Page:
Internet Exchange - AMS-IX, NL-ix,...


An Internet Exchange (IX) is a physical infrastructure that enables entities (autonomous systems) to exchange Internet traffic between their networks by means of mutual peering agreements, which generally allow traffic to be exchanged without cost.

Peering on an Internet Exchange can improve network performance (shorter paths), improve reliability (multiple paths to destinations) and reduce cost.

An Internet Exchange connection starts at 100 Euro per month for 100 Mbit/s on the NL-ix Internet Exchange and goes up to 1.500 Euro per month for 10 Gbit/s on the AMS-IX Internet Exchange. Open Peering is reseller of both, and can provide IX ports as part of a turn-key solution.


General Setup

Nowadays an Internet Exchange is generally based on ethernet technology, and provides each member with a switch port into a shared ethernet VLAN. All IX members connect their BGP4 router on that port and have direct zero-hop ethernet connectivity to all other members, which enables them to set up peering sessions and exchange traffic.

No traffic exchange without peering agreement

Once connected, members can technically reach each other. But before actual BGP peering sessions can be configured and mutual traffic can be exchanged, parties will first have to negotiate a peering agreement on a bilateral (one-on-one) basis which each party they want to peer with.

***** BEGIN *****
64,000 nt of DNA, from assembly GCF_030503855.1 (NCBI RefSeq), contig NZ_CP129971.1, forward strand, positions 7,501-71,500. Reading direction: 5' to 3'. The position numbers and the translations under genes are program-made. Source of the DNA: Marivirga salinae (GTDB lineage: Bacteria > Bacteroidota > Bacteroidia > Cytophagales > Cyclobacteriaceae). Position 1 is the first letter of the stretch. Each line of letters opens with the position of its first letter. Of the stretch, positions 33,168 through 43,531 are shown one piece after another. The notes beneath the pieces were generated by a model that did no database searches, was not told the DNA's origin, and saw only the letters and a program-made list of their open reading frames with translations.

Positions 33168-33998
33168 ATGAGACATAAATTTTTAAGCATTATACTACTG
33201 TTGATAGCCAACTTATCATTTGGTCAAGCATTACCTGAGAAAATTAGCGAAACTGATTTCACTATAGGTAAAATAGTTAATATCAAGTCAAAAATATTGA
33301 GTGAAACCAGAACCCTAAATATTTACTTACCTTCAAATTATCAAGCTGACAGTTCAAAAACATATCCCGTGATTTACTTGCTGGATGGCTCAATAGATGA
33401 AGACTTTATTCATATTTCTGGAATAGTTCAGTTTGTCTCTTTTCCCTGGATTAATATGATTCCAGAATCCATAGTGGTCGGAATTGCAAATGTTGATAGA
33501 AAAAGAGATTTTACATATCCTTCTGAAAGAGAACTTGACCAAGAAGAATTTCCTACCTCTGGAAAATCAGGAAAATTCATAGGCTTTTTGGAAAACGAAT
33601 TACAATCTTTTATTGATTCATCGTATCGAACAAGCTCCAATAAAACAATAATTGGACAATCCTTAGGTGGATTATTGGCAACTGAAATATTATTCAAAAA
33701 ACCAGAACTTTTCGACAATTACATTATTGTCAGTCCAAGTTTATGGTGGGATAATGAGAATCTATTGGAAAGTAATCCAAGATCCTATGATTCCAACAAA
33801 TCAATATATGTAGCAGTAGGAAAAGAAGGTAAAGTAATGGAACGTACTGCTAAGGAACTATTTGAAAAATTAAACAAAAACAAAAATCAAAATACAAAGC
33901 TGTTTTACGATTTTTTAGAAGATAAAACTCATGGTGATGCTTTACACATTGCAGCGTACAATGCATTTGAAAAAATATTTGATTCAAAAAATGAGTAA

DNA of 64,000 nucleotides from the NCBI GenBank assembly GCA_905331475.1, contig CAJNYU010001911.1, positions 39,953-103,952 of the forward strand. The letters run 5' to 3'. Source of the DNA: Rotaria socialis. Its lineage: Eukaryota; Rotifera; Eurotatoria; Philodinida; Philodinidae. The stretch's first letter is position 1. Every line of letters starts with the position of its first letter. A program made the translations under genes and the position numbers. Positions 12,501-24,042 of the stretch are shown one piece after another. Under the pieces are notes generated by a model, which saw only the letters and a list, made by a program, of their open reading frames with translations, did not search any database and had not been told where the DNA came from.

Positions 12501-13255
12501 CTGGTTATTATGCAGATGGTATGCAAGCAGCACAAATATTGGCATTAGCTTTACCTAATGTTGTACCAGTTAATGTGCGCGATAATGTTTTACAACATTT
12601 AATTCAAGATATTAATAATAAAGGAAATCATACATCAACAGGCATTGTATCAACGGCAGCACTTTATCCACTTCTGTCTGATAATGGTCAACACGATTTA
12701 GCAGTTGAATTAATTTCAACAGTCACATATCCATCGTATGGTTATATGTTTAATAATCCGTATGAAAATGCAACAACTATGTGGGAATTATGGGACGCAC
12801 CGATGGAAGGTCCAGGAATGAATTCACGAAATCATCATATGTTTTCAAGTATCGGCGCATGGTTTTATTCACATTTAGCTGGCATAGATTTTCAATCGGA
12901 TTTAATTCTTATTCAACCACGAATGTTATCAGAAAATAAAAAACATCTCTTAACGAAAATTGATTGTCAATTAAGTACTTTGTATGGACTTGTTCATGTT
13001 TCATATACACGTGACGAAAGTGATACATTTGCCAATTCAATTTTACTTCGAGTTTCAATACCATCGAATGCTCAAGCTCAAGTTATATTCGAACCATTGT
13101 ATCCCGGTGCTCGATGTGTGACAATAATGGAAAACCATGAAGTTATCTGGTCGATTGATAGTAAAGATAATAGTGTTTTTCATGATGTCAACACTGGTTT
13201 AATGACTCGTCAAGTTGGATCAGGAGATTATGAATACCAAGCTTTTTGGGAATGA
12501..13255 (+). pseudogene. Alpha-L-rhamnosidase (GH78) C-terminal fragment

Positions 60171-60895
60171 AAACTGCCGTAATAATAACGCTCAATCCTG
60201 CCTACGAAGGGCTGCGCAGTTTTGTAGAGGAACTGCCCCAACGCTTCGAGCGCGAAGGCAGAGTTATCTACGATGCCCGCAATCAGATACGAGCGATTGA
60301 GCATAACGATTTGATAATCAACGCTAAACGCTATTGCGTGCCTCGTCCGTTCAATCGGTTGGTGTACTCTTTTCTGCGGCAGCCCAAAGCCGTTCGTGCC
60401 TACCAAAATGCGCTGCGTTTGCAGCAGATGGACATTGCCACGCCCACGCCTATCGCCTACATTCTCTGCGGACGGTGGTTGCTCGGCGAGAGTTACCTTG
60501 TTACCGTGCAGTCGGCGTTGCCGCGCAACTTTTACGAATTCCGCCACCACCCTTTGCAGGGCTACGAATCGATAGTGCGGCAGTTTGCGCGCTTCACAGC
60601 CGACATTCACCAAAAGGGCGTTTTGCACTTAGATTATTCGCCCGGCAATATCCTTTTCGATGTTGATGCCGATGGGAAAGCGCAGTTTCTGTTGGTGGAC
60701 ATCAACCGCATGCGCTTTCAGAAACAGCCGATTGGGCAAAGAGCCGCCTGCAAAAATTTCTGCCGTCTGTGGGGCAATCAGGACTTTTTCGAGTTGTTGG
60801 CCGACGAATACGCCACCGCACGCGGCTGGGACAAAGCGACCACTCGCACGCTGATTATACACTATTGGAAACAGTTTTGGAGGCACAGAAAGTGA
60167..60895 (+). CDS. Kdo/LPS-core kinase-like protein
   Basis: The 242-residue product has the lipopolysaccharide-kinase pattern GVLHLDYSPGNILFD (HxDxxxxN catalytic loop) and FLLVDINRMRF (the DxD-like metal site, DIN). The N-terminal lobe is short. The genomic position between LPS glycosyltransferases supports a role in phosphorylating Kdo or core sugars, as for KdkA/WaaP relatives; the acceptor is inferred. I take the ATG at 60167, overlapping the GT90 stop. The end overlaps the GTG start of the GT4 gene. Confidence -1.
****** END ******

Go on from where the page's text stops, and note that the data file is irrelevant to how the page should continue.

Public versus private peering

Peering with an other party can be done over a dedicated point-to-point network cable between between the BGP4 routers of each party. This is called private peering (sometimes also called private interconnect in analogy to peering of telephone networks). Alternatively it can be done over the public infrastructure of an Internet Exchange. Then it is called Public peering.

Why is private peering with many parties not efficient?

Doing private peering with a substantial amount of other parties soon runs into a scalability problem: for peering with 'n' parties, each party would need 'n' cables to connect to each other party, giving in total 'n*n' cables.

With for example 150 parties this would mean 150*150=22.500 cables. This would drive the total interconnect infrastructure costs up very high. Especially if the parties are not all located in the same datacenter, but spread over multiple datacenters, long distance network cable costs become very high.